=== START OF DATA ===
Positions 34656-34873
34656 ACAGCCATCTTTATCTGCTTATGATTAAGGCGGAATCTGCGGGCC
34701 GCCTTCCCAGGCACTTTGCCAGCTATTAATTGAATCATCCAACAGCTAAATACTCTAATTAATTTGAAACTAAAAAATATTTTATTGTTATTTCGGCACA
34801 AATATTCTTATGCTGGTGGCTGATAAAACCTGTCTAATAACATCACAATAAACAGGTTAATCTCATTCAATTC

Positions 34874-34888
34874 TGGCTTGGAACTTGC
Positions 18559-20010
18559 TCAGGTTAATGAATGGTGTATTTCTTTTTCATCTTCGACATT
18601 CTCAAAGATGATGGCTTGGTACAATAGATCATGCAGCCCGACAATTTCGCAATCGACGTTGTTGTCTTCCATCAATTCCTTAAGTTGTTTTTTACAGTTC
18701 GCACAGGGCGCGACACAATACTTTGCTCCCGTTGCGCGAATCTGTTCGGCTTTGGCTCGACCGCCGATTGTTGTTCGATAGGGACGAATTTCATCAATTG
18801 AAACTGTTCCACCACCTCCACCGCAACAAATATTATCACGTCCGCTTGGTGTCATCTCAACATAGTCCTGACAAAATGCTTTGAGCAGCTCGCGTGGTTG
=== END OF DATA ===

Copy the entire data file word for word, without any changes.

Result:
Positions 34656-34873
34656 ACAGCCATCTTTATCTGCTTATGATTAAGGCGGAATCTGCGGGCC
34701 GCCTTCCCAGGCACTTTGCCAGCTATTAATTGAATCATCCAACAGCTAAATACTCTAATTAATTTGAAACTAAAAAATATTTTATTGTTATTTCGGCACA
34801 AATATTCTTATGCTGGTGGCTGATAAAACCTGTCTAATAACATCACAATAAACAGGTTAATCTCATTCAATTC

Positions 34874-34888
34874 TGGCTTGGAACTTGC
Positions 18559-20010
18559 TCAGGTTAATGAATGGTGTATTTCTTTTTCATCTTCGACATT
18601 CTCAAAGATGATGGCTTGGTACAATAGATCATGCAGCCCGACAATTTCGCAATCGACGTTGTTGTCTTCCATCAATTCCTTAAGTTGTTTTTTACAGTTC
18701 GCACAGGGCGCGACACAATACTTTGCTCCCGTTGCGCGAATCTGTTCGGCTTTGGCTCGACCGCCGATTGTTGTTCGATAGGGACGAATTTCATCAATTG
18801 AAACTGTTCCACCACCTCCACCGCAACAAATATTATCACGTCCGCTTGGTGTCATCTCAACATAGTCCTGACAAAATGCTTTGAGCAGCTCGCGTGGTTG